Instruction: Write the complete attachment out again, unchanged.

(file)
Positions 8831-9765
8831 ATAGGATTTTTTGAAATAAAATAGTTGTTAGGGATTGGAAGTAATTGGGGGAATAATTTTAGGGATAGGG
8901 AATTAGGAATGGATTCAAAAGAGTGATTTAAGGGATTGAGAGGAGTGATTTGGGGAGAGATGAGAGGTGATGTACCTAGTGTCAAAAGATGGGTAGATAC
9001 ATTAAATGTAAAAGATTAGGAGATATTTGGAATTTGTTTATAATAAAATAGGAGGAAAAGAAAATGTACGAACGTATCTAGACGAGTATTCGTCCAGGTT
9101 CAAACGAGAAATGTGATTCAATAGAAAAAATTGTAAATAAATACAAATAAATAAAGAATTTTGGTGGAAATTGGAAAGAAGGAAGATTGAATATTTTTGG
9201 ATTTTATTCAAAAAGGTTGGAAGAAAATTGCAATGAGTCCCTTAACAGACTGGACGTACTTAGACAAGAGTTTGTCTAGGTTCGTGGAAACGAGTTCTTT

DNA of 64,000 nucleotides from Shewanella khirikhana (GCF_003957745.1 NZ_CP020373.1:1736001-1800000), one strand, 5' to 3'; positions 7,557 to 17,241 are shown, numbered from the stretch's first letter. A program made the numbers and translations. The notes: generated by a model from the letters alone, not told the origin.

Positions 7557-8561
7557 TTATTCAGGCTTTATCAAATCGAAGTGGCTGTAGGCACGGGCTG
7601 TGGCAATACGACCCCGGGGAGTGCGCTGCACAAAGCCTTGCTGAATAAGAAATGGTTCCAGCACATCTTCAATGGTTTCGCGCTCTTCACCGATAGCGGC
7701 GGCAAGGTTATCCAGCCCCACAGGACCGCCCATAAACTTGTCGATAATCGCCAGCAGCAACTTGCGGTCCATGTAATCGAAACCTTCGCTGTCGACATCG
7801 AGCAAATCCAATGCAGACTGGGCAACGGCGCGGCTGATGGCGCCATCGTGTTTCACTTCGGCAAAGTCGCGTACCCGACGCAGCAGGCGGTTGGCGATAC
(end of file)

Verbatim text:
Positions 8831-9765
8831 ATAGGATTTTTTGAAATAAAATAGTTGTTAGGGATTGGAAGTAATTGGGGGAATAATTTTAGGGATAGGG
8901 AATTAGGAATGGATTCAAAAGAGTGATTTAAGGGATTGAGAGGAGTGATTTGGGGAGAGATGAGAGGTGATGTACCTAGTGTCAAAAGATGGGTAGATAC
9001 ATTAAATGTAAAAGATTAGGAGATATTTGGAATTTGTTTATAATAAAATAGGAGGAAAAGAAAATGTACGAACGTATCTAGACGAGTATTCGTCCAGGTT
9101 CAAACGAGAAATGTGATTCAATAGAAAAAATTGTAAATAAATACAAATAAATAAAGAATTTTGGTGGAAATTGGAAAGAAGGAAGATTGAATATTTTTGG
9201 ATTTTATTCAAAAAGGTTGGAAGAAAATTGCAATGAGTCCCTTAACAGACTGGACGTACTTAGACAAGAGTTTGTCTAGGTTCGTGGAAACGAGTTCTTT

DNA of 64,000 nucleotides from Shewanella khirikhana (GCF_003957745.1 NZ_CP020373.1:1736001-1800000), one strand, 5' to 3'; positions 7,557 to 17,241 are shown, numbered from the stretch's first letter. A program made the numbers and translations. The notes: generated by a model from the letters alone, not told the origin.

Positions 7557-8561
7557 TTATTCAGGCTTTATCAAATCGAAGTGGCTGTAGGCACGGGCTG
7601 TGGCAATACGACCCCGGGGAGTGCGCTGCACAAAGCCTTGCTGAATAAGAAATGGTTCCAGCACATCTTCAATGGTTTCGCGCTCTTCACCGATAGCGGC
7701 GGCAAGGTTATCCAGCCCCACAGGACCGCCCATAAACTTGTCGATAATCGCCAGCAGCAACTTGCGGTCCATGTAATCGAAACCTTCGCTGTCGACATCG
7801 AGCAAATCCAATGCAGACTGGGCAACGGCGCGGCTGATGGCGCCATCGTGTTTCACTTCGGCAAAGTCGCGTACCCGACGCAGCAGGCGGTTGGCGATAC